Governor Proposes Funding Increase for Program in 2016-2017 Executive Budget through Historic Investment in Environmental Protection Fund
Governor Andrew M. Cuomo today announced $11 million is available to protect soil and water resources through the Agricultural Nonpoint Source Abatement and Control Program. These grants will assist farmers in implementing the best management practices to address water quality challenges in priority watersheds throughout New York State while increasing productivity and economic activity.
“The agricultural industry is a major economic driver in New York and our farmers must have access to the resources they need to grow and improve their operations,” Governor Cuomo said. “By providing this critical funding to farms across the state, we are helping this industry remain competitive, while protecting our natural resources and continuing our production of quality agricultural products in New York.”
The Agricultural Nonpoint Source Abatement and Control Program is funded through the New York State Environmental Protection Fund, which the Governor proposes to increase to $300 million in this year’s Executive Budget. This proposal would more than double the level of the EPF since 2011, and increase funding for agricultural water quality programming by nearly $5 million.
Grants will be awarded to County Soil and Water Conservation Districts for environmental planning or to implement best management practices such as agricultural waste storage systems, riparian buffer systems, conservation cover crops and structural soil conservation practices.
The program is administered by the New York State Department of Agriculture and Markets and the New York State Soil and Water Conservation Committee. It is a part of the Agricultural Environmental Management framework, a broader effort that helps farmers achieve better water quality and more effective farming systems. The Districts use the AEM framework to assist farmers with the planning and implementation of environmental improvement projects in a cost effective manner. As a result, farmers are able to meet business goals while protecting and conserving the State’s natural resources.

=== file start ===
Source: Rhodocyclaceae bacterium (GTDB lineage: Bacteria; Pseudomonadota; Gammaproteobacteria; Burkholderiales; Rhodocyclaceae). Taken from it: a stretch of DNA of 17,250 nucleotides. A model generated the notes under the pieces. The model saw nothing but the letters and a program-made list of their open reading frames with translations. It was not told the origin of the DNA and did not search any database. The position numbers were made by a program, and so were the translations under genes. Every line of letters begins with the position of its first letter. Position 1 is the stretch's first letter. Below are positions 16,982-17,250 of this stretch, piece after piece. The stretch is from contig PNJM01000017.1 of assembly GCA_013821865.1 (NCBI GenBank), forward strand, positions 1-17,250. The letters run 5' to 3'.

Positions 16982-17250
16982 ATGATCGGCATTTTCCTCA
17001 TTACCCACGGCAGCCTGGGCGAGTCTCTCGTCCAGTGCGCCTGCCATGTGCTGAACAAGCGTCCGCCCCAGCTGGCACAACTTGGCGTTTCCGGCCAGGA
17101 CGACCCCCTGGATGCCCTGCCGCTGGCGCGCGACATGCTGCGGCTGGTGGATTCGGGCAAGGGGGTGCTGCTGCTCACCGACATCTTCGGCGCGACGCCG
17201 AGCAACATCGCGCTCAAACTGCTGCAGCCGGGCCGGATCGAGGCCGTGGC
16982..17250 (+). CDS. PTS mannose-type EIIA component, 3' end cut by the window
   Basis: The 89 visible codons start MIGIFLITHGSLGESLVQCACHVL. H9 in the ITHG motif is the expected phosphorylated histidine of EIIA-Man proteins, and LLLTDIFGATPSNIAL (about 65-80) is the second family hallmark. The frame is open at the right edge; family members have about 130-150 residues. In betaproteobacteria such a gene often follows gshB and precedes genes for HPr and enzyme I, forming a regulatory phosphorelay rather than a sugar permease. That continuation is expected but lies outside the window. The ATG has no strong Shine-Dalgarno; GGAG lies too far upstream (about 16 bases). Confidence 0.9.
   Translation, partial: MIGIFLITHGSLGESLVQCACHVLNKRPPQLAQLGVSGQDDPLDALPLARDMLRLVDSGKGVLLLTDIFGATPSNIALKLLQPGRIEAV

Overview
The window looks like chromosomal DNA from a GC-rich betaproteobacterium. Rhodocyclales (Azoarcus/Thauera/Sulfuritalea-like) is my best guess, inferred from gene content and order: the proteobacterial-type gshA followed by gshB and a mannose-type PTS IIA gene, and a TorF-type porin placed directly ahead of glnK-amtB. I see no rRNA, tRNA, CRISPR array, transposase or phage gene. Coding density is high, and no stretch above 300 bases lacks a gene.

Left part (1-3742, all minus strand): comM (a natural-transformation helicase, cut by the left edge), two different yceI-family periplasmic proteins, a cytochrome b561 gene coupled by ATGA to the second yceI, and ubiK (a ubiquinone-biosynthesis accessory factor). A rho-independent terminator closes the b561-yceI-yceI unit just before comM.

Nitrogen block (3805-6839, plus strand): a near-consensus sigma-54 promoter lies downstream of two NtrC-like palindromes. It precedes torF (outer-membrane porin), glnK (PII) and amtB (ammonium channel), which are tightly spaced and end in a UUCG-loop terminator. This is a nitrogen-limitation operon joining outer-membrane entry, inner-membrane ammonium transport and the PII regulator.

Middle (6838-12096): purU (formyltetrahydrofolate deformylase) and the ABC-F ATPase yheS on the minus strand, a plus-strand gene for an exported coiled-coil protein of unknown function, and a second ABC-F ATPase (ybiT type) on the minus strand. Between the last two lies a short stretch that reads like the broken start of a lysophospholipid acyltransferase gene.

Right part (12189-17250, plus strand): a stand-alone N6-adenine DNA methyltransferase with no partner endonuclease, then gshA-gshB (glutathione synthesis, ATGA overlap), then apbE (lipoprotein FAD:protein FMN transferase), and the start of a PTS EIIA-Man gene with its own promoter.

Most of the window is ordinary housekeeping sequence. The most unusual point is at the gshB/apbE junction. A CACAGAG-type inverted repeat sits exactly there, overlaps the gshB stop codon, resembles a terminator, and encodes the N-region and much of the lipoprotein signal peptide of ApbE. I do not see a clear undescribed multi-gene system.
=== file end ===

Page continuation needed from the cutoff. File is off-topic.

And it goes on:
State Agriculture Commissioner Richard A. Ball said, “This program received a record number of applications in the last round, demonstrating the agricultural community’s growing commitment to environmental stewardship. These important projects help prevent water pollution, reduce erosion and limit harmful sediments and other nutrients in New York’s waterways, while supporting the growth of the agricultural community. Looking forward, we’re excited that this program will also be a critical component in helping the State advance the Governor’s newly proposed New York Certified High Quality Foods initiative.”
Department of Environmental Conservation Acting Commissioner Basil Seggos said, “County soil and water conservation districts play a vital role in helping New York's farmers implement best management practices to protect the state's waterways while allowing farmers to provide families across the state with fresh, local food. These funds will provide farmers the tools they need to continue the important services they provide, while ensuring the environment is protected."
Chair of the NYS Soil and Water Conservation Committee Dale Stein said, "The AgNPS Program is a stable funding source that provides important resources to New York State farmers for projects that greatly benefit soil and water quality. New York State Soil and Water Conservation Districts appreciate this funding as well as increased funding each year to the Environmental Protection Fund.”
County Soil and Water Conservation Districts can now apply for the AgNPS Program through the Department of Agriculture and Markets website here. All appropriate materials must be submitted through the New York State Soil and Water Conservation Committee Sharepoint website by April 1, 2016.
For additional details about this program and other natural resource protection programs, please contact the local County Soil and Water Conservation District. A complete listing of County Soil and Water Conservation Districts can be found here.
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